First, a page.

Large corporations have invested time and resources in hiring the best professionals available in the IT area to provide their knowledge in data protection. But what is the big deal with securing our digital information that it has become an entire business on its own?
An old saying goes, time is money. These days, we should rephrase it along the lines of information is money. No one could ever doubt how valuable data acquisition is today and how important it is to create your data bank of reliable sources, from ultra-competitive brands like Apple or Samsung, to whom suffering an information leak would translate in the loss of thousands or millions of dollars out on patent royalties, to small businesses that can’t risk their investments.
1. Identify the sources of threat
By saying business data, we don’t only refer to written information that came out of the investigation, but also to financial data, human resources data and so on.
Potential threats to your business are labeled as:
1. Unintended disclosure: Also commonly known as “leaks.” This is prone to happen when non-disclosure terms are not adequately established, and people start sharing semi-confidential content through social media (most commonly Facebook, but can be by fax, mail, letters or phone calls).
2. Hacking and Malware: From DoS attacks to wiping out your data, hackers can do an unprecedented amount of damage depending on their intent. Cyber-kidnapping is one of the latest trends on this behalf, where hackers encrypt your hard drive and demand a certain (high) amount of money to decrypt it – otherwise, you will end up losing your data.
Corporations geared towards software testing and development, banks, manufacturers and health-related companies are the primary targets of hackers.
3. Lost/Stolen Mobile Devices: Tablets, phones, flash drives, CDs, laptops and such, which contain sensitive information about your company.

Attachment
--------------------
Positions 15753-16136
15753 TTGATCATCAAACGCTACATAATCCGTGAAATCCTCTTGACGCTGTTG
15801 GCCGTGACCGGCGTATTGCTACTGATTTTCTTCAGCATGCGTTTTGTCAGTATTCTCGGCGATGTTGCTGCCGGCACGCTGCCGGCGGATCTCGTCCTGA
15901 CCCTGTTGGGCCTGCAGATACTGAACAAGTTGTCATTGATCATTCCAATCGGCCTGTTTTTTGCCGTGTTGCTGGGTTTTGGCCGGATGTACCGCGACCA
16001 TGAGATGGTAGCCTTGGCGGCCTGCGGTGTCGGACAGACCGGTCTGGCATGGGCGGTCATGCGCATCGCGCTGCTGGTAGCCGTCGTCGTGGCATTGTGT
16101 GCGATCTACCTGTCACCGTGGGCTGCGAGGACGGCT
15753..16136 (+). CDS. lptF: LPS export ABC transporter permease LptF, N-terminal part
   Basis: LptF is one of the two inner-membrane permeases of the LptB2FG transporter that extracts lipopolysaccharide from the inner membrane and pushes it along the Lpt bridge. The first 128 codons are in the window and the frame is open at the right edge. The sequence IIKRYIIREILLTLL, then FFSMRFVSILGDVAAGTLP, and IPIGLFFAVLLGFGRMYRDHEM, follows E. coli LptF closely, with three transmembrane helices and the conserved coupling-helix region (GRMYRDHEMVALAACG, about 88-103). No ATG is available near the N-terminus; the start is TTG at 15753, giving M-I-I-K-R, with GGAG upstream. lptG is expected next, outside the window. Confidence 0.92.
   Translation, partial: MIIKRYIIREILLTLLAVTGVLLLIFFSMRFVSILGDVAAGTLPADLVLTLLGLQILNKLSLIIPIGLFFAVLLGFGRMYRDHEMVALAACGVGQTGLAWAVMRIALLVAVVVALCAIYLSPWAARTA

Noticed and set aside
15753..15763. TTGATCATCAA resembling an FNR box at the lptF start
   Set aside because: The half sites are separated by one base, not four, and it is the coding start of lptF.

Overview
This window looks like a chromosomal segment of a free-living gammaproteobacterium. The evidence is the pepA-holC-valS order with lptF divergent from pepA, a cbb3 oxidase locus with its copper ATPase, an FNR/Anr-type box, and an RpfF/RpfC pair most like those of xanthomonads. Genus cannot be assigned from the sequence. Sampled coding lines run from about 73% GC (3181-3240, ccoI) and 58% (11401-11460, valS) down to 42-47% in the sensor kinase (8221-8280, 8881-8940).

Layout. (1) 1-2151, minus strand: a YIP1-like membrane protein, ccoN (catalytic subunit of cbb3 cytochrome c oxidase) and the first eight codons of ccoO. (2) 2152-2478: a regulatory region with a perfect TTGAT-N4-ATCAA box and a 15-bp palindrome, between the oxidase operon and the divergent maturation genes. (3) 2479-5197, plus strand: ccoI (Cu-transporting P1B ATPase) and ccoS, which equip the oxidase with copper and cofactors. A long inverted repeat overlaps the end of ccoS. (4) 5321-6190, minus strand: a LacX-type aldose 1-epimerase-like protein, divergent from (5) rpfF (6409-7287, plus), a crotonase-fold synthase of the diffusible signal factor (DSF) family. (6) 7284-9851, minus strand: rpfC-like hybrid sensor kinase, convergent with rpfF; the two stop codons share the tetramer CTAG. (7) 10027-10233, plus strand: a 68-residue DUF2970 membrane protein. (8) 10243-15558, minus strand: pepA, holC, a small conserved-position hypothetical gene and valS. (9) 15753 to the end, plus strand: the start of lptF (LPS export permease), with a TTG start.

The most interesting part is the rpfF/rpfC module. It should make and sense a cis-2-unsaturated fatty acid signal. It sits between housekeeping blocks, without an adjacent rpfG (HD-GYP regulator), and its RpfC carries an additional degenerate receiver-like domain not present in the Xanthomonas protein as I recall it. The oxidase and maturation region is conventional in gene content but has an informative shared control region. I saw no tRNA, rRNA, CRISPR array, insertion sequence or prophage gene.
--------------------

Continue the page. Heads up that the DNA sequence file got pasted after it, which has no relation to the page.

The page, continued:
4. Intended disclosure: Also can be labeled as “spies.” People who, after securing a deal with your competitors, leak vital data from your business to them.
2. Set hierarchy for accessing data
Not every employee, especially newcomers to your organization, should have access to sensitive data. That’s the first step towards a secure organization regarding its IT policies.
Full-access or master login to your servers should be highly restricted, even for your IT managers, as you never know when your data can get leaked and who’s to blame in those circumstances.
3. Data encryption: A must-have
Another choice to make is to acquire data encryption software for your servers, computers and laptops alike. This decision has two aspects to consider:
1. Does your company have a potential risk of hacker’s attacks?: The answer to this question depends on the amount of staff you have, the way your business ranks in both local and international market, and the area where you happen to work. A creative artist won’t suffer the same level of harassment as banks or law firms, for example.
2. Do you require portability? For some brands, traveling is as important as the air they breathe, so having your laptops encrypted is a must. Why? Because, depending on your software, you can make it nearly impossible to decrypt data without the user’s password. This is crucial to enact as a countermeasure against stealing sensitive information.
4. Stronger passwords for the most reliable protection
Passwords are under constant attacks from hackers, who would try every possible way to crack it.That’s the reason for setting stronger passwords at your workplace.
Make it a requirement for your staff to set passwords with more than eight characters, including the following items:
- Up and lowercase letters
- Special characters like _ # ! or / (better if done twice through the password)
Don’t use the same password for all sensitive data if you are at the top of the hierarchy. Passwords should be changed quarterly to ensure extra protection.
5. Keep your software up-to-date
Regardless of the operating system you use, keeping your software in line with the latest updates is an easy yet effective way of protecting your business data, since malware evolves constantly, and these updates ensure that potential security vulnerabilities get patched up.
6. Secure access to your network
As a countermeasure to prevent outsiders from accessing your network, you should set your WiFi SSID hidden and encrypted, so no one can use your Internet connection unless you allow them to do it. Large companies use their VPNs to provide secure access, even when working remotely.
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